On punks and privatisation: Paul Graham reflects on his 1980s photographs in 'A1: The Great North Road'

These photographs, now four decades old, seem clearly stained with a sentiment for the country, or at least the country-of-my-mind. Then again, aren’t they all countries of our minds? Isn’t that the issue here? The lands we ‘live in’, their meaning and narratives are mostly a web we spin, stories we tell ourselves of history, identity, heritage, ‘character’ — these are the cloth in which we wrap ourselves, to explain or justify entrenched attitudes and political viewpoints.

Duncan Forbes: A Self-Portrait of the Artist as a Young Man
In late 1972, shortly after his twenty-seventh birthday, Lewis Baltz conducted an interview . . . with himself. The immediate spur for this unwonted act of self-inquiry is unclear, although it came at a moment when the artist was beginning to receive national attention for his photography. A typed transcript of the interview, which was never published, has recently surfaced, having been handed on at the time by Baltz to one of his students, Laurie Brown.
The Adventures of Guille and Belinda: Alessandra Sanguinetti on her lifelong collaboration with two young cousins
I started taking pictures with Guillermina and Belinda back in 1999 when they were nine years old. We would pretend we were on a TV show and I would film them while they interviewed each other. They’d dance and sing and ask each other about their favorite fruit or animal or singer. I’d often whisper to them my own questions.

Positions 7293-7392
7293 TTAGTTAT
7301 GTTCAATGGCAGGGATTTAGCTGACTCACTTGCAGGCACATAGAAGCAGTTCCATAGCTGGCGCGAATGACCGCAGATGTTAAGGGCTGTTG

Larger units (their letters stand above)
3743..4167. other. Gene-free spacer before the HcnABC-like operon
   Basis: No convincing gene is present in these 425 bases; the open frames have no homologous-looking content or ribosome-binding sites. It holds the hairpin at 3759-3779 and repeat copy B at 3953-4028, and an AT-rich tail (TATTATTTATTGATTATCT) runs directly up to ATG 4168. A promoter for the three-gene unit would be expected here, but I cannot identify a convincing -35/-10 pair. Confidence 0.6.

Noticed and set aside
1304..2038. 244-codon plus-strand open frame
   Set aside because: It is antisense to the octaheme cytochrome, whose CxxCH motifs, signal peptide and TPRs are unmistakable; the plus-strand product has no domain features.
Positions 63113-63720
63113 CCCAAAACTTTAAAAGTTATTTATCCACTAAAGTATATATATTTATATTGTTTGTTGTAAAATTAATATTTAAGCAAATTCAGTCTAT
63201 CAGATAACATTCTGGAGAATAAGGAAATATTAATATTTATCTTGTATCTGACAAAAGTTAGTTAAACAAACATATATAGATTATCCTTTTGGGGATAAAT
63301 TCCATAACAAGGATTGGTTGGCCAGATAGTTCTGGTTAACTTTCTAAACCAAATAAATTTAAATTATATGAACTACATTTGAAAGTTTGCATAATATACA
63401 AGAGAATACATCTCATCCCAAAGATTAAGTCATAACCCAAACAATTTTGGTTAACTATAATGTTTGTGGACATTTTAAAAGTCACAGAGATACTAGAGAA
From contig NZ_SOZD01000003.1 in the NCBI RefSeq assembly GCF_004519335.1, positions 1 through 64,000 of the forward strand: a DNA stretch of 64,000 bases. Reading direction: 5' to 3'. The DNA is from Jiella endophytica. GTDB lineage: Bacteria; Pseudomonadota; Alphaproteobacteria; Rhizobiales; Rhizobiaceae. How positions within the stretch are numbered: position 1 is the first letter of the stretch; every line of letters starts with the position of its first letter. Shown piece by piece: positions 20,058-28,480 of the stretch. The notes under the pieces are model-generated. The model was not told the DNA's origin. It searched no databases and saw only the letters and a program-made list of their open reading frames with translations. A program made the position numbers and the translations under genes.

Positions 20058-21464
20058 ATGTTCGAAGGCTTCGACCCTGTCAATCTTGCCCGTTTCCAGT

Her Mistakes Were Her Successes
Mrs. Cameron has carried the art of photography to a more poetic degree of perfection than any other photographer whose works have come under our notice. No other artist with whom we are acquainted has combined with such absolute mastery over the technic resources of the art so refined a taste and so large an amount of genuine artistic feeling.

Through the eyes of children: Wendy Ewald on teaching photography
Like any artists, they were inspired sometimes more than others. They needed to have their cameras with them always and plenty of film, so that when they wanted to photograph something—a hog killing, a colt being born, a birthday party—they could. Picture taking became simply part of their lives, and especially of their play.

Whistle while you work: George Saunders' 'Exhortation'
If we spend the hour before the shelf cleaning talking down the process of cleaning the shelf, complaining about it, dreading it, investigating the moral niceties of cleaning the shelf, whatever, then what happens is, we make the process of cleaning the shelf more difficult than it really is.